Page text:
Gang Activity on Campus

  • A Crisis Response Case Study
  • Mahauganee Shaw, Sarah Meaney
  • Journal of Cases in Educational Leadership, November 2015, SAGE Publications
  • DOI: 10.1177/1555458915609096

Gang activity on campus: A crisis response case study

What is it about?

This case study challenges readers to consider a contemporary issue for campus threat assessment and emergency preparedness: gang presence on college campuses. A body of research examining the presence of gangs and gang activity on college campuses has developed, revealing that gangs pose a viable threat for institutions of higher education. The question of whether and how to confront this issue raises questions regarding student safety, success and retention, as well as violence on campus. This case study presents a developing scenario, in which readers are asked to make decisions prior to more information unfolding. It is designed to address the question of campus safety, and focus current and future campus administrators on the complexities of the emergency response process.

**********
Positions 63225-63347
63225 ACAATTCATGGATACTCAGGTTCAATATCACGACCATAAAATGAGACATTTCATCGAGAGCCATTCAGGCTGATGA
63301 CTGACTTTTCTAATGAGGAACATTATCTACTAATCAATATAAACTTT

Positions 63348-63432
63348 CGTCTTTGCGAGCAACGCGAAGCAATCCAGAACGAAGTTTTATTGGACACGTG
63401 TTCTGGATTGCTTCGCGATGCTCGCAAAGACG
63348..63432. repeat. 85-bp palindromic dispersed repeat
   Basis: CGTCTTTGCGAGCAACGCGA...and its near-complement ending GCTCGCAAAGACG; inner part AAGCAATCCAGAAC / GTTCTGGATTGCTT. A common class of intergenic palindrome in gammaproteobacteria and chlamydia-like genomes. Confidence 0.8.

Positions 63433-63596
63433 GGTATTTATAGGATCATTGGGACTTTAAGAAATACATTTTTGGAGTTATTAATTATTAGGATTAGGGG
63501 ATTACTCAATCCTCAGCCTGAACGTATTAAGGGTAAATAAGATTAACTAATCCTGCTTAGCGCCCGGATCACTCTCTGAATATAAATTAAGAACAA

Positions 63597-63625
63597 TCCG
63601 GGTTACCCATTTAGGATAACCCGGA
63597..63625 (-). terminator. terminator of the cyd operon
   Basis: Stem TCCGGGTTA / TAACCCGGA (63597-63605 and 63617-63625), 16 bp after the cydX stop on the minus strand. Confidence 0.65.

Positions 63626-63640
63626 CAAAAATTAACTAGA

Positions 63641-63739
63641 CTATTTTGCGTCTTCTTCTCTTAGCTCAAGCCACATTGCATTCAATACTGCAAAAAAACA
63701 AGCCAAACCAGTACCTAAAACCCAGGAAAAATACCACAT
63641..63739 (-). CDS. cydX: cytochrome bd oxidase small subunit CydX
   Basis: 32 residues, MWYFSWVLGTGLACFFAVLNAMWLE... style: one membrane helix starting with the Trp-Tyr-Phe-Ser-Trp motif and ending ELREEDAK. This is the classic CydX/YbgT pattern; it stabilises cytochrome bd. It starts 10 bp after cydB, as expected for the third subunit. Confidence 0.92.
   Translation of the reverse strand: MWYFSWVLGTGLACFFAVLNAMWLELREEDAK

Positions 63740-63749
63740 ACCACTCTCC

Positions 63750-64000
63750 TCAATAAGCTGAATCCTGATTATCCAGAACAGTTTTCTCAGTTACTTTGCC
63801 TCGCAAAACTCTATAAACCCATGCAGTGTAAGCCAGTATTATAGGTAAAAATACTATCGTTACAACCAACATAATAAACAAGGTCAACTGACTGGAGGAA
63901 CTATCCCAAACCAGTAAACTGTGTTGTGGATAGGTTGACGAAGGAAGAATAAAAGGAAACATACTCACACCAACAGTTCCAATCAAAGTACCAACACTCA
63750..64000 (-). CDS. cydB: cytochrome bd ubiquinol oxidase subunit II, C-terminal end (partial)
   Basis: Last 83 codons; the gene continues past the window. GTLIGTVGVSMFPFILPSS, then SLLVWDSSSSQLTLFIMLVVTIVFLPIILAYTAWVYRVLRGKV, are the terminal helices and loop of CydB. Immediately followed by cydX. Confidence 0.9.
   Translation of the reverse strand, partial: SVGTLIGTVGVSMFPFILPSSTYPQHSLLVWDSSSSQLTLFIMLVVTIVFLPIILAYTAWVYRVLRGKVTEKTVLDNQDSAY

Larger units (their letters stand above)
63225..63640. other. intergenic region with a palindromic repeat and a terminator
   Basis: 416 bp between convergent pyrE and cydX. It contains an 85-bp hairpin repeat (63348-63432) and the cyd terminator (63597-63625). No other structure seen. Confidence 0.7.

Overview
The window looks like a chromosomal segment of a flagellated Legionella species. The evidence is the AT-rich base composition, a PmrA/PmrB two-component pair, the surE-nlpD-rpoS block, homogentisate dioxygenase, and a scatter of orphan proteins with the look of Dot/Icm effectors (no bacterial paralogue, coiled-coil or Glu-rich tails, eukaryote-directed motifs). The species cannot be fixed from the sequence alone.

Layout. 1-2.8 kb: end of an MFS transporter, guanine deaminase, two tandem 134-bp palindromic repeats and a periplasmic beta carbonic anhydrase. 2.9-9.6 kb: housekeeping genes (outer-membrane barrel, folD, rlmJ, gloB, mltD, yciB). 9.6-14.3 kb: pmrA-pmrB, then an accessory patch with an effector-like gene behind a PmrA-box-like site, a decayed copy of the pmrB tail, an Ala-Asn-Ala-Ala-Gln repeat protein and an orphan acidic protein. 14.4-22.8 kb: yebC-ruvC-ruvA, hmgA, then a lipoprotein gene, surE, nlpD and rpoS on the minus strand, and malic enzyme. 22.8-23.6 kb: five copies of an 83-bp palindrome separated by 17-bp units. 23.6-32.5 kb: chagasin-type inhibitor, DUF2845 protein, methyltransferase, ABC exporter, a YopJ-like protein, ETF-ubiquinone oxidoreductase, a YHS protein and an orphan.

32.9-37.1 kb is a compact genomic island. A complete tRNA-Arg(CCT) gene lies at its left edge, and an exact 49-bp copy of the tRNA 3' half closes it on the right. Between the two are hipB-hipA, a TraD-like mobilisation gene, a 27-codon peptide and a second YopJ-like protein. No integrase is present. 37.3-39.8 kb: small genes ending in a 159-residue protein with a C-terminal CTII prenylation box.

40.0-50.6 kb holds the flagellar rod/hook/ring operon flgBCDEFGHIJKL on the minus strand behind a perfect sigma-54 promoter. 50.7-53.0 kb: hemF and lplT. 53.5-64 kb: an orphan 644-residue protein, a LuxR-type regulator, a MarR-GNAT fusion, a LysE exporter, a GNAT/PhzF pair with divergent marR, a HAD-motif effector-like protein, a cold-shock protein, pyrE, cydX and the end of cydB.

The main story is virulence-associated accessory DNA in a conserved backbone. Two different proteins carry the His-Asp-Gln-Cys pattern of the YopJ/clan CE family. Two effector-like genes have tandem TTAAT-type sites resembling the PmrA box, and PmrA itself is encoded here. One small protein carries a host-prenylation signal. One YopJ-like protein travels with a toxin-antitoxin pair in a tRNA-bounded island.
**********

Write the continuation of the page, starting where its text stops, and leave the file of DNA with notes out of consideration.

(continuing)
Why is it important?

Regardless of readers' professional experience, this case study is successful in introducing the topic of gang presence and in helping readers consider the potential challenges and implications of working with gang-affiliated students. This is a topic that most educators report never considering in their previous work with students. Given the various elements of this case, readers are challenged to develop particular crisis management skills; namely, (1) working through ethical dilemmas, (2) making decisions with limited information, (3) reasoning through the complexities of crisis response.

Perspectives

Dr Mahauganee D. Shaw
Miami University

Current and aspiring educators often have few, if any, formal opportunities for crisis management training. My work, including this case study, offers training tools that can be used in times of normalcy to prepare for the intense nature of emergency management and to develop response protocols.

Read Publication

http://dx.doi.org/10.1177/1555458915609096

The following have contributed to this page: Dr Mahauganee D. Shaw